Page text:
I read this masterpiece when I was a young child, and have long anticipated the re-reading of it. My plans were, however, stumped by the release of the movies, as I had forgotten large portions of the book, and didn’t want any more spoilers than I already had. Now however, the movies are finished, and I have at last re-read this most wonderful tale.
Tolkien is my favorite author of all time, and he is my inspiration for writing, and is the reason I do what I do. To me, his works are – perhaps not flawless – but are perfect nonetheless. And The Hobbit is no exception.
The book is a continuous adventure, always bringing in new characters, plots, twists and turns, and numerous other unexpected things. There is never a dull page, and each page is much beyond ordinary. The very way the story is written is fascinating to me, as it is one of the few story books for a wide demographic readership, that is actually told as a story, as though you would tell your children a story before bedtime. This is no doubt due to the fact that Tolkien originally planned for this tale to simply be a story for his children, and never expected it to become a worldwide phenomenon.
The book takes the reader through an emotional ringer, and will have you in tears of joy, and sadness, and laughter, and will at times have your mouth forming a perfect ‘O’. It is hard to say what kind of readers this book is meant for – whether it be old, young, male, female, or even readers of certain genres; this book has it all. The simplicity of the book does suggest it is for a younger readership; however, the emotions and language used could aim it at an older audience; and the conflict of light and dark moments keeps all readers enthralled.
It is actually hard for me to form an intelligent, coherent thought on this book, as not only did it leave me emotionally in shambles; but there is so much to this book, that it would be an impossible task to talk about all of it, or to even to select certain moments.
Anyone who is a regular reader and film watcher such as myself, shall know that there is always differences between the version on paper, and the version on screen. This is especially true for The Hobbit. As I have said, I cannot quite put my finger on specific points about this book, but if there was ever a good enough reason to read this book, it would be to see the story as it was meant to be told.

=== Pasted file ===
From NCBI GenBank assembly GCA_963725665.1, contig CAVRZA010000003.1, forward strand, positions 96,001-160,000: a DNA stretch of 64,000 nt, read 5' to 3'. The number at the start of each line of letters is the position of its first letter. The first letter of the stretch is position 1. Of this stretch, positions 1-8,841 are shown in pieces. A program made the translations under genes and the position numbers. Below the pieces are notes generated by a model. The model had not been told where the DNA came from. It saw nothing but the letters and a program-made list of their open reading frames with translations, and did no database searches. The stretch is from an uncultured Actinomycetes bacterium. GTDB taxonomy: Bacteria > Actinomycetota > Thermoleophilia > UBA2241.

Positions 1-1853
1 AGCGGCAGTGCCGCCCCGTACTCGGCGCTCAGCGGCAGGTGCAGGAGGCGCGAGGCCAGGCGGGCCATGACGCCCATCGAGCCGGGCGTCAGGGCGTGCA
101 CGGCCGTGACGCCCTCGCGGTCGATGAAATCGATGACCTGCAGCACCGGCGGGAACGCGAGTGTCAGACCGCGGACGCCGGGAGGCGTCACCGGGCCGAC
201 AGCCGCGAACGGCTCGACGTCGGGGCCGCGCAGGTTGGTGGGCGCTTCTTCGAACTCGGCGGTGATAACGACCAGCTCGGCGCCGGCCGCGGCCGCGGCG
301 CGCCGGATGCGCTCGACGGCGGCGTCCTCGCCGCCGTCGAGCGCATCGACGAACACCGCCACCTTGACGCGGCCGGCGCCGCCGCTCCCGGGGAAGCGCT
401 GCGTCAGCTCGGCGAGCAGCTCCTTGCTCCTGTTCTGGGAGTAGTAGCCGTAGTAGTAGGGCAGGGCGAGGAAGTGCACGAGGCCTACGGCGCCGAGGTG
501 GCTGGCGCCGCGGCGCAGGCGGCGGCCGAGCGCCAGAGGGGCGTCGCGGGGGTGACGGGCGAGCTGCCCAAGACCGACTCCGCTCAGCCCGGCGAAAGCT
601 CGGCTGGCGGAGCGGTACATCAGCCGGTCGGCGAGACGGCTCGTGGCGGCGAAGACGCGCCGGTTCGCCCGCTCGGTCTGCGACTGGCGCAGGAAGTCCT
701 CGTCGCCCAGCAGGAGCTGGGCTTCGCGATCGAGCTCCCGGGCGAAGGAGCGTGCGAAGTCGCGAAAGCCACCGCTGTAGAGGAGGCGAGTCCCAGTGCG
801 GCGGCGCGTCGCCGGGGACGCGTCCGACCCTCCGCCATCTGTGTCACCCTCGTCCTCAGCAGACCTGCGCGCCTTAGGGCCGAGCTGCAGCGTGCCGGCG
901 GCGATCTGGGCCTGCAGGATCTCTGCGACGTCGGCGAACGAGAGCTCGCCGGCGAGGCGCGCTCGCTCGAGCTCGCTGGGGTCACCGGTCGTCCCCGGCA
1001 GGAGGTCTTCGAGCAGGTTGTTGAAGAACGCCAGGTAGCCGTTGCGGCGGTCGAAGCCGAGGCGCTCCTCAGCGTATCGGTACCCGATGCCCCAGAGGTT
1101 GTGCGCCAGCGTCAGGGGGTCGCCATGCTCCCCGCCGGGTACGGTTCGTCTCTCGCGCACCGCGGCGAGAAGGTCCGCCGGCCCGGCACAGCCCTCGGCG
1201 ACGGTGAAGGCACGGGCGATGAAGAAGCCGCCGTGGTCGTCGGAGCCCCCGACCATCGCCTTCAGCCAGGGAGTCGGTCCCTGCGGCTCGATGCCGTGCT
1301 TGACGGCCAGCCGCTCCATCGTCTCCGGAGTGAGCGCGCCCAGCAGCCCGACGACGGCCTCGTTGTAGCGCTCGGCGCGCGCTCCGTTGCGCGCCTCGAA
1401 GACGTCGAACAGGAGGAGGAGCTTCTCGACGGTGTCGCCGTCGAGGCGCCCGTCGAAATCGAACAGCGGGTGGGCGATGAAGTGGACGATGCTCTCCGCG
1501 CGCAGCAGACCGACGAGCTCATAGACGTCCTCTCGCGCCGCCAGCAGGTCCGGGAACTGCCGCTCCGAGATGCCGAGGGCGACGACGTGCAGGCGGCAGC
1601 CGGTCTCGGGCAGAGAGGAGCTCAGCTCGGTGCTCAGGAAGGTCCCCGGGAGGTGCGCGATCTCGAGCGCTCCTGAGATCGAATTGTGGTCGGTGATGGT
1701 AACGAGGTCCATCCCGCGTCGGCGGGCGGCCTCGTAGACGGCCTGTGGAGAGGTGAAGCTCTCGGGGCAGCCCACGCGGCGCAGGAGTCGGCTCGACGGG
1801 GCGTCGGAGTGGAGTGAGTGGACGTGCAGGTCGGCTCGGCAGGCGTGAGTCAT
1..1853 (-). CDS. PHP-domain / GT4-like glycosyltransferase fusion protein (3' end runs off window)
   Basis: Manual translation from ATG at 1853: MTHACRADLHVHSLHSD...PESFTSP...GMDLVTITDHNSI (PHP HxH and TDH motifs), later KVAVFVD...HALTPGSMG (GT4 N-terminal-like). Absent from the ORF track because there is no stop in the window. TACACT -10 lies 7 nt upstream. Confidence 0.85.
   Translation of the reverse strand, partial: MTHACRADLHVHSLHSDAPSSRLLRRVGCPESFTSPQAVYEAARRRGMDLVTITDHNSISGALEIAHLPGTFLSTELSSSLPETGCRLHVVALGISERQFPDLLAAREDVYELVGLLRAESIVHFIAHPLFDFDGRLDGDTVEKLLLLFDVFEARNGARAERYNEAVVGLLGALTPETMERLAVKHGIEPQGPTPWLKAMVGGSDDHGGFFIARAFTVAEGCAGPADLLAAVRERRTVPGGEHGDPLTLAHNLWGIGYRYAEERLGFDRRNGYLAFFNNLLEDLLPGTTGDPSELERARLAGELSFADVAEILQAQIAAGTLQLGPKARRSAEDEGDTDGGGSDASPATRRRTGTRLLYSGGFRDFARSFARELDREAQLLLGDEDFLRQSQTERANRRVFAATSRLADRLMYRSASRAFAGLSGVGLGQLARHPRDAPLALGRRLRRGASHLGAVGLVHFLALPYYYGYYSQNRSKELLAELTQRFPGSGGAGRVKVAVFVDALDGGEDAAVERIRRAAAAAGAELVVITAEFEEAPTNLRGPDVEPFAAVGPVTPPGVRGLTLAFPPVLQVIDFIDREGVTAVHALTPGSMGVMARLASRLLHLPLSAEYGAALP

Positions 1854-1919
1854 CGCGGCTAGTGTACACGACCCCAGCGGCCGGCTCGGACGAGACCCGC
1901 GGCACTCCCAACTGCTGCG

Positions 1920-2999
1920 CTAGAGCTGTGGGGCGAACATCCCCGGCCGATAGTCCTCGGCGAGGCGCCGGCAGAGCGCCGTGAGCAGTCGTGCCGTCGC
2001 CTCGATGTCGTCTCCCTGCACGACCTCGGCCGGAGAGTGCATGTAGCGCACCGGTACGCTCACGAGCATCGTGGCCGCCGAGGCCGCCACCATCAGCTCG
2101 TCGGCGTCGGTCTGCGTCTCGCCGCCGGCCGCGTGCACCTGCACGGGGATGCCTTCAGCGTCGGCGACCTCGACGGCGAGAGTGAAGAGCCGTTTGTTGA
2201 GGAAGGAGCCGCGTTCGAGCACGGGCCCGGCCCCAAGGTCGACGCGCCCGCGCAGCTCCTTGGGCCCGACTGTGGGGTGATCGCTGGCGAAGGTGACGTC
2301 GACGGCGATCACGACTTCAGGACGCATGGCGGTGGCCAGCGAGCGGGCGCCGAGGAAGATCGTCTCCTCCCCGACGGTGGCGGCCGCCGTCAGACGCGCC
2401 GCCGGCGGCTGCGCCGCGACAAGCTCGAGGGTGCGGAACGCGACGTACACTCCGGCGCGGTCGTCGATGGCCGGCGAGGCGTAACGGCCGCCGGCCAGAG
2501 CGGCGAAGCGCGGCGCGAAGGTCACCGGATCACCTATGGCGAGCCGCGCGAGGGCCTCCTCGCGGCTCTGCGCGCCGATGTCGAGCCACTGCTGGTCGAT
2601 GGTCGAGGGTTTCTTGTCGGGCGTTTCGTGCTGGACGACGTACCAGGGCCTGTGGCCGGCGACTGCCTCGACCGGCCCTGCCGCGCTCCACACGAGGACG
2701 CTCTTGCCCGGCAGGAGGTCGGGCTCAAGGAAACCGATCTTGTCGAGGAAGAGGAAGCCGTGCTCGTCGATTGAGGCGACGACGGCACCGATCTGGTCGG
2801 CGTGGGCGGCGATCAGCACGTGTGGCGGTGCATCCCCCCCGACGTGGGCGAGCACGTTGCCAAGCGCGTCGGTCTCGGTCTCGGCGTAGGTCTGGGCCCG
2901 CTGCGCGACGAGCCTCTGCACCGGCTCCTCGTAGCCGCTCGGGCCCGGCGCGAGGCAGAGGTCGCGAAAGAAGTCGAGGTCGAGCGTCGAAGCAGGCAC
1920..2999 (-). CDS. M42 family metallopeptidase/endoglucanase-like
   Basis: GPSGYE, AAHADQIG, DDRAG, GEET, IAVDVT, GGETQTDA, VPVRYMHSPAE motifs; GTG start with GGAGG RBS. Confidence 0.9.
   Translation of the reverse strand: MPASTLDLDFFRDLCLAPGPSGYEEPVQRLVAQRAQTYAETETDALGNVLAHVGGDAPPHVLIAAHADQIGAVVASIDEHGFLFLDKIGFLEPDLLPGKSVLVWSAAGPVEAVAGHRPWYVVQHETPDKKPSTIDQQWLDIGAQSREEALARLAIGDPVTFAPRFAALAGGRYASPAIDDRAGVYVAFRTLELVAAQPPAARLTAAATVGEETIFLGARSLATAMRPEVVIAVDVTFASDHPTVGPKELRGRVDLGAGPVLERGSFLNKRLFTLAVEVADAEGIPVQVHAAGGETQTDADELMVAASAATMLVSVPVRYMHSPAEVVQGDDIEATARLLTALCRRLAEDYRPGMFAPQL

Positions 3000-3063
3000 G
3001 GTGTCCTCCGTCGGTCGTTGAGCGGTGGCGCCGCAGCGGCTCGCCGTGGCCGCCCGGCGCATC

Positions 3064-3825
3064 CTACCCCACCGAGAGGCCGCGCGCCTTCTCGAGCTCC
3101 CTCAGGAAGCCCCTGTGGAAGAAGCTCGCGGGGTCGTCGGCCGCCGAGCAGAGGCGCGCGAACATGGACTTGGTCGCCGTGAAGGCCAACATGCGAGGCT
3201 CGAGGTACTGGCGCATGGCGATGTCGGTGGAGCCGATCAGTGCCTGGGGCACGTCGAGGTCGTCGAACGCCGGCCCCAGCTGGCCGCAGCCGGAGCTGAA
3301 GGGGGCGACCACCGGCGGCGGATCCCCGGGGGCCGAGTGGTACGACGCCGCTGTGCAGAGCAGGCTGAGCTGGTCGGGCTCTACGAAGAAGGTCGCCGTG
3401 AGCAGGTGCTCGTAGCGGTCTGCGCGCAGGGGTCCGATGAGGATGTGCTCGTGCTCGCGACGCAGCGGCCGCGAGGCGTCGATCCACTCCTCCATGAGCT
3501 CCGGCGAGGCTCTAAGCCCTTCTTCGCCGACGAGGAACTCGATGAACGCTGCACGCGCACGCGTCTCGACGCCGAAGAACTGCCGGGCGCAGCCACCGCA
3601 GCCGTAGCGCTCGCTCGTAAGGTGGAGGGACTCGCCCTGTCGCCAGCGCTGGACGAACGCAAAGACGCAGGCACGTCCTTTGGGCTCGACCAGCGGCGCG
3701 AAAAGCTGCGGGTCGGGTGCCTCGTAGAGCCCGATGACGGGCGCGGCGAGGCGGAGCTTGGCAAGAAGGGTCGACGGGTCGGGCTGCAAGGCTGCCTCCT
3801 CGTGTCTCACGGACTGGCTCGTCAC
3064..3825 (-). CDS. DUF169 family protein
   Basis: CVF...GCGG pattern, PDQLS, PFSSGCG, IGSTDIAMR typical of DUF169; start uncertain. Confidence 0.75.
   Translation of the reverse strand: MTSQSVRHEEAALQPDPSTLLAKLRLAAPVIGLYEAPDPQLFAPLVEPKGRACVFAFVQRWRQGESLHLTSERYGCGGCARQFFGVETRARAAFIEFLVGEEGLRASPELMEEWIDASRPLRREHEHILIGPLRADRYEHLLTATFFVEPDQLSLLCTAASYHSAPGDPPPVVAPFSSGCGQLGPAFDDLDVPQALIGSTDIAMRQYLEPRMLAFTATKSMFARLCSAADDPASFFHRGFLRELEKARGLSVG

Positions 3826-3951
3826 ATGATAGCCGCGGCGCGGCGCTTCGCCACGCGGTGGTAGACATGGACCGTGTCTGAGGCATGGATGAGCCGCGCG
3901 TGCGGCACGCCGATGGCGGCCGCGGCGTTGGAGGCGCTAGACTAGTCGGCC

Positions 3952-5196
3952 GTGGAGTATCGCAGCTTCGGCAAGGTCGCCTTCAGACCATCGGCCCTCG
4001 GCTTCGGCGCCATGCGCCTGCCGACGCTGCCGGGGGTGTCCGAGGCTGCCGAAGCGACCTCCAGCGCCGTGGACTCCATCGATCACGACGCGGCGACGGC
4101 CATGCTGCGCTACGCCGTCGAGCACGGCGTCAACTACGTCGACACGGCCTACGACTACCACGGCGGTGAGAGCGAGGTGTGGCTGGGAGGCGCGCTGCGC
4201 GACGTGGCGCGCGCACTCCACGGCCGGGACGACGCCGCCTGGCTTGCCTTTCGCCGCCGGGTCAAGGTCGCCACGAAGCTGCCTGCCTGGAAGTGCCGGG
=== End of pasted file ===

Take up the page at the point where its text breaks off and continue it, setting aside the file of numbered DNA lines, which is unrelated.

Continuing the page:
If I am really honest, I expect most readers have actually already had their mind blown by this book, and so there isn’t much to say that you don’t already know. What I can say is that this book serves as both an entertaining pass-time, and a perfect partner for literature. There are literally dozens of interesting literary points and themes within this book, and I feel that even the most esteemed writers could learn something from Tolkien’s work.
Though his descriptions in this novel are not quite as detailed and vivid as that of his other works, or of other authors, you still have enough to build a good image in your mind of what is happening; and realistically, this book is so interesting, that you could probably enjoy the entire story without knowing a single character’s name, and with absolutely no knowledge of what they look like.
Something that I think all readers can agree on about this book, is that even though the world is fantasy, and has actually begun its roots as a permanent mythology, it actually doesn’t seem too far-fetched when you are reading it, as Tolkien has put in so much time, and effort, and detail, and structure to this world, that it almost seems real.
I would recommend this book to all readers – not only for its brilliance and entertainment, but also because this book can be enjoyed by anyone, and it is a perfect work of literature, and has made its mark on the reading world, and rightly so.
I give this book a 4.7/5 for entertainment, and the same for its literary review.
I understand this review isn’t too helpful, and isn’t up to my usual standard, but honestly! if you wish to know what this book is like and what it is all about, and why it has caused such a commotion in the reading world, you need to read it for yourself.